Academic Life in the Measured University : Pleasures, Paradoxes and Politics book cover
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Academic Life in the Measured University
Pleasures, Paradoxes and Politics





ISBN 9780367582937
Published June 29, 2020 by Routledge
204 Pages

 
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Book Description

While a life in academia is still one bestowed with enormous privilege and opportunity, on the inside, its cracks and fragility have been on display for some time. We see evidence of this in researchers bemoaning time spent applying for grants rather than doing research; teachers frustrated at the ways student feedback data are deployed to feed judgements about them; and doctoral students realising that they have little chance of securing full-time academic work. Yet in the public policy domain, the opposite appears true: academics left to their own devices in their elite ivory towers, rarely ever do enough.



This collection addresses the fact that academic life deserves to be rigorously researched. Its emphasis on the measured university traces how academic life had ceded itself to the logics of perverse measures, and raises questions about whether the contemporary university may well have become too measured to adequately counter the political times now upon us. The contributors explore the ways in which measurement inhabits paradoxical positions in these spaces. It sketches the contours and consequences of mismeasurement, including the personal costs to academic staff. It examines our desires and fumbled efforts at institutional transformation, and it puts on display our own ethical conduct. The collection concludes with a call to chart a course for a revitalized moral economy of academic labour.



This book was originally published as a special issue of Higher Education Research & Development.

Table of Contents

Introduction – Academic life in the measured university: pleasures, paradoxes and politics  1. Higher degree research by numbers: beyond the critiques of neo-liberalism  2. The paradox of collaboration: a moral continuum  3. Measures of success: cruel optimism and the paradox of academic women’s participation in Australian higher education  4. Counting on demographic equity to transform institutional cultures at historically white South African universities?  5. The mismeasure of academic labour  6. Rendering the paradoxes and pleasures of academic life: using images, poetry and drama to speak back to the measured university  7. Made to measure: early career academics in the Canadian university workplace  8. Fear and loathing in the academy? The role of emotion in response to an impact agenda in the UK and Australia  9. Challenging a measured university from an indigenous perspective: placing ‘manaaki’ at the heart of our professional development programme  10. Measuring the ‘gift’: epistemological and ontological differences between the academy and Indigenous Australia  11. Target-setting, early-career academic identities and the measurement culture of UK higher education  12. The missing measure? Academic identity and the induction process  13. Lost souls? The demoralization of academic labour in the measured university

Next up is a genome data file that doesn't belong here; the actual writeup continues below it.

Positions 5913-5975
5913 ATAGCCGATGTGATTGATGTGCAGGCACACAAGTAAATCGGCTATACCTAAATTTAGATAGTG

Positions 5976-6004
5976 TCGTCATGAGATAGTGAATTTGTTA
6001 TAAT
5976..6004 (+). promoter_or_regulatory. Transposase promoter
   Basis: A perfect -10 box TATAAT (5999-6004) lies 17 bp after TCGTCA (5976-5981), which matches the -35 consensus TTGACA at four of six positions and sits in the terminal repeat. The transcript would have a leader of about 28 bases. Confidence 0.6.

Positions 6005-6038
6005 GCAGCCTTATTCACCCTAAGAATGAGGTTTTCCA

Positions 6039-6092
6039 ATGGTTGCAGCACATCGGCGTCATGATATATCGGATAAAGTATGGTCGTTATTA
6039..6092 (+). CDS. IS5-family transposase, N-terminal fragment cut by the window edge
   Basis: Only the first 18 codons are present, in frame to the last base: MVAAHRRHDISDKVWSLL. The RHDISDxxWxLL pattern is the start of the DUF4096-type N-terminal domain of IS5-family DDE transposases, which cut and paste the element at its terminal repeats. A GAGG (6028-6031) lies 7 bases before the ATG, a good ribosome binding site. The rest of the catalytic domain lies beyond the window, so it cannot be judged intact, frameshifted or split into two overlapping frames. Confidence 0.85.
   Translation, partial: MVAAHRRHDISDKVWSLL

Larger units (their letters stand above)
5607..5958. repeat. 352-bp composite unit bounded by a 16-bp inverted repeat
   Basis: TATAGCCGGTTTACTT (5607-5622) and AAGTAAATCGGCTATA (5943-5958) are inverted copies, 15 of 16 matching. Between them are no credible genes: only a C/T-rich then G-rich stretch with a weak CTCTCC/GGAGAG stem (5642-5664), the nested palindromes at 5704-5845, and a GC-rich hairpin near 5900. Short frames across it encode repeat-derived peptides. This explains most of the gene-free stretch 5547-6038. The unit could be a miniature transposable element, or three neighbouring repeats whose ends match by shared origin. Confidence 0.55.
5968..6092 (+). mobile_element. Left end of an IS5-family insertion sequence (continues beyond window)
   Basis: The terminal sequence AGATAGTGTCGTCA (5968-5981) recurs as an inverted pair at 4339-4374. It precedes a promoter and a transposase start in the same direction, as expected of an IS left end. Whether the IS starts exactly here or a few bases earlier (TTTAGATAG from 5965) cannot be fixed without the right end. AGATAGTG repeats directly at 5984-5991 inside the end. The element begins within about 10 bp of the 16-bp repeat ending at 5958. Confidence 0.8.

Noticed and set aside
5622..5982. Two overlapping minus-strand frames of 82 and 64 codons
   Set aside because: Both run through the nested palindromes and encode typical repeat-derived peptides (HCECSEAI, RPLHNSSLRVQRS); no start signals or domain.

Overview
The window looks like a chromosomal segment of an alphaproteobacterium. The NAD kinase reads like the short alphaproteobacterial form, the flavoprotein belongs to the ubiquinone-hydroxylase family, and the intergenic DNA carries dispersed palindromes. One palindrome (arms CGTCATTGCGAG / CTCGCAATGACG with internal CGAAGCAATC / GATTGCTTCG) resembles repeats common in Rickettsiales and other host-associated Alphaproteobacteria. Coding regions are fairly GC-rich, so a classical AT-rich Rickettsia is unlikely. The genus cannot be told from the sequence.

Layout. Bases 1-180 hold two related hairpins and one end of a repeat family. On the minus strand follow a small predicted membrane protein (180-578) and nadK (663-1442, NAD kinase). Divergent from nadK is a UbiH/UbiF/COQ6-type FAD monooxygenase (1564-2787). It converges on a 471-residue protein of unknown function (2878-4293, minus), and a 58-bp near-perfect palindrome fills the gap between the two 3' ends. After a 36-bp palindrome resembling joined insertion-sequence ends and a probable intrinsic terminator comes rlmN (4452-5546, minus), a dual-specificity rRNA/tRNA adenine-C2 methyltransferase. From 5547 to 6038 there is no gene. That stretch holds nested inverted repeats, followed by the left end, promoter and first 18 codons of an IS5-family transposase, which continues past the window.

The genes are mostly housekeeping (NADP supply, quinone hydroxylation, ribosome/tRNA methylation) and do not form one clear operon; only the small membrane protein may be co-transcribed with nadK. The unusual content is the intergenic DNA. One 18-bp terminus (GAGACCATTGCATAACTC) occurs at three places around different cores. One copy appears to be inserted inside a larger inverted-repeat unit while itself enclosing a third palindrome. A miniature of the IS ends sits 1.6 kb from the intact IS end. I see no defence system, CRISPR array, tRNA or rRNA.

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Editor(s)

Biography



Tai Peseta is a Senior Lecturer in the Learning Transformations team at Western Sydney University, Australia. Her current research interests include the development of teaching cultures in academia, stewardship in doctoral curricula, the idea of the university, and the scholarship and ethics of academic development.



Simon Barrie is Pro Vice-Chancellor of Learning Transformations at Western Sydney University, Australia. He is responsible for leadership of strategic educational innovation and collaboration to shape the University’s commitment to ensuring its students fulfil their potential to become influential global citizen-scholars in a new technology-enabled world.



Jan McLean is a Senior Lecturer in the Institute for Interactive Media and Learning at the University of Technology Sydney, Australia. As a higher education researcher, she is particularly interested in the effects of the changing higher education context upon academic life and practice as well as student belonging and learning.